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President Trump called for immigration reform on Twitter this morning by stating that Sayfullo Saipov, the alleged New York City attacker, entered the United States via the Diversity Visa Lottery program, calling the program a "Chuck Schumer beauty." Schumer hit back at POTUS, accusing him of continually "politicizing and dividing America" during times of national tragedy.

A tweet previously embedded here has been deleted or was tweeted from an account that has been suspended or deleted.

The problem: We don't know yet if Trump's tweet can be taken as confirmation of Saipov's immigration status. The Diversity Visa Lottery tidbit about Saipov first came up in an unconfirmed local ABC7 report, which was seized on by right-wing outlets like Breitbart and Blunt Force Truth as well as former Trump advisor Sebastian Gorka — seemingly to connect Schumer's prior immigration work to yesterday's deadly attack.

The details about the Diversity Visa Program

How it works, per a Washington Post report on the program:

  • The program, which took effect in 1995, was designed to increase American immigration diversity by offering 50,000 visas to "low-admission" countries via a lottery.
  • Applicants to the program must have at least a high school education or two years of formal job training.
  • Most people who enter the United States under the program do so from African countries. Saipov reportedly hailed from Uzbekistan.

How it passed:

  • The measure that eventually became the Diversity Visa Program was indeed proposed by then-Rep. Chuck Schumer.
  • It was swept into a larger immigration reform package that passed both houses of Congress with bipartisan votes — including an 89-8 vote in the Senate — and was signed into law by President George H.W. Bush in 1990.

Worth noting: A 2007 study from the Government Accountability Office stated that there was "no documented evidence" that anyone admitted under the Diversity Visa Program posed a terrorist threat, though it did highlight that the program was susceptible to fraud, which might allow terrorists to enter.

And now, this: Sen. Jeff Flake, who was a member of the immigration Gang of 8 along with Schumer, reminded Trump that their 2013 attempt to reform the nation's immigration system would have done away with the Diversity Visa Program:

A tweet previously embedded here has been deleted or was tweeted from an account that has been suspended or deleted.
Schumer's full response
A tweet previously embedded here has been deleted or was tweeted from an account that has been suspended or deleted.
"I have always believed and continue to believe that immigration is good for America. President Trump, instead of politicizing and dividing America, which he always seems to do at times of national tragedy, should be focusing on the real solution — anti-terrorism funding — which he proposed cutting in his most recent budget.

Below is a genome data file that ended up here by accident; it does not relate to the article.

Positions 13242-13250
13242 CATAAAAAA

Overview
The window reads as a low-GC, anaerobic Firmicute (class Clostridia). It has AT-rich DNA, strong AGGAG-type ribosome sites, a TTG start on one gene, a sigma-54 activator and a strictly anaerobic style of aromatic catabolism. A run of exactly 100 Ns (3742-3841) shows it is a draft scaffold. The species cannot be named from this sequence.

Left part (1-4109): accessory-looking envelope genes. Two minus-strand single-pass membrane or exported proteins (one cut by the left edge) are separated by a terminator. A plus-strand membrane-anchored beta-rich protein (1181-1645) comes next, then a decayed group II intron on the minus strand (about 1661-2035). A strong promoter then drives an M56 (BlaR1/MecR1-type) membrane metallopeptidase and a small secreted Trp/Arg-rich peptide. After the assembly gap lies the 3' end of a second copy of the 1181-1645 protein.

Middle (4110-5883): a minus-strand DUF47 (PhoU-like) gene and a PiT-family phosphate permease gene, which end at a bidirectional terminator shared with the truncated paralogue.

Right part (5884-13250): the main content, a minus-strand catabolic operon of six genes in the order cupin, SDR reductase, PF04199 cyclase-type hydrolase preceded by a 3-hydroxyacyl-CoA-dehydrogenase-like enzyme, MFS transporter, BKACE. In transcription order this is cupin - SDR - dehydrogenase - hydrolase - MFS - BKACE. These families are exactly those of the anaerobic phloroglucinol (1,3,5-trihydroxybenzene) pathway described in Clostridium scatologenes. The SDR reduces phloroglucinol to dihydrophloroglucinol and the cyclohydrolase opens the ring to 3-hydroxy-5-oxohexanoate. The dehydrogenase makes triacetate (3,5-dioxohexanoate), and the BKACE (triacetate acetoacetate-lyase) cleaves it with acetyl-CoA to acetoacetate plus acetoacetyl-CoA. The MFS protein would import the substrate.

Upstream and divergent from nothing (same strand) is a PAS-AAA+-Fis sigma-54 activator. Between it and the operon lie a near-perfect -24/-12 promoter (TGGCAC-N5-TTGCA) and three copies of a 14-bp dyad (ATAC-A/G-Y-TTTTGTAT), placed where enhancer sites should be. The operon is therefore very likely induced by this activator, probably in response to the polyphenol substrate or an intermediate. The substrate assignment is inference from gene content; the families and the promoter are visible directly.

I'm calling on the President to immediately rescind his proposed cuts to this vital anti-terrorism funding."
More tweets from Trump

In response to a Fox & Friends segment on the topic, soon after his initial tweet:

A tweet previously embedded here has been deleted or was tweeted from an account that has been suspended or deleted.
A tweet previously embedded here has been deleted or was tweeted from an account that has been suspended or deleted.

Go deeper

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Biden's carbon emissions-cutting pledge faces tough climb

Image from the Rhodium Group study "Pathways to Paris." Courtesy of the Rhodium Group.

The verdict is in: President Biden's U.S. emissions-cutting pledge isn't a fantasy, but the path to meeting it is very difficult and relies on forces outside of White House control.

Driving the news: The Rhodium Group just released an analysis of policy combinations that could close the gap between the current U.S. trajectory and Biden's vow under the Paris Agreement to cut emissions in half by 2030.

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Illustration: Aïda Amer/Axios

It's official: Johnson & Johnson has invoked a Texas legal loophole in an attempt to protect the bulk of its corporate assets from claims that its baby powder caused ovarian cancer and mesothelioma.

Why it matters: It's the biggest and boldest invocation yet of the so-called Texas two-step defense. But it's still not clear whether it's going to work.

Poll: U.S. leadership approval rebounds from Trump low

A Gallup report published Tuesday found approval of United States leadership in 46 countries and territories hit 49% — up from 30% at the end of Donald Trump's presidency, and matching former President Obama's first year (2009).

Why it matters: Biden's efforts to reengage with the international community following the Trump administration appear to be improving the global approval ratings for U.S. leadership, though this poll does not take into account the withdrawal from Afghanistan in August.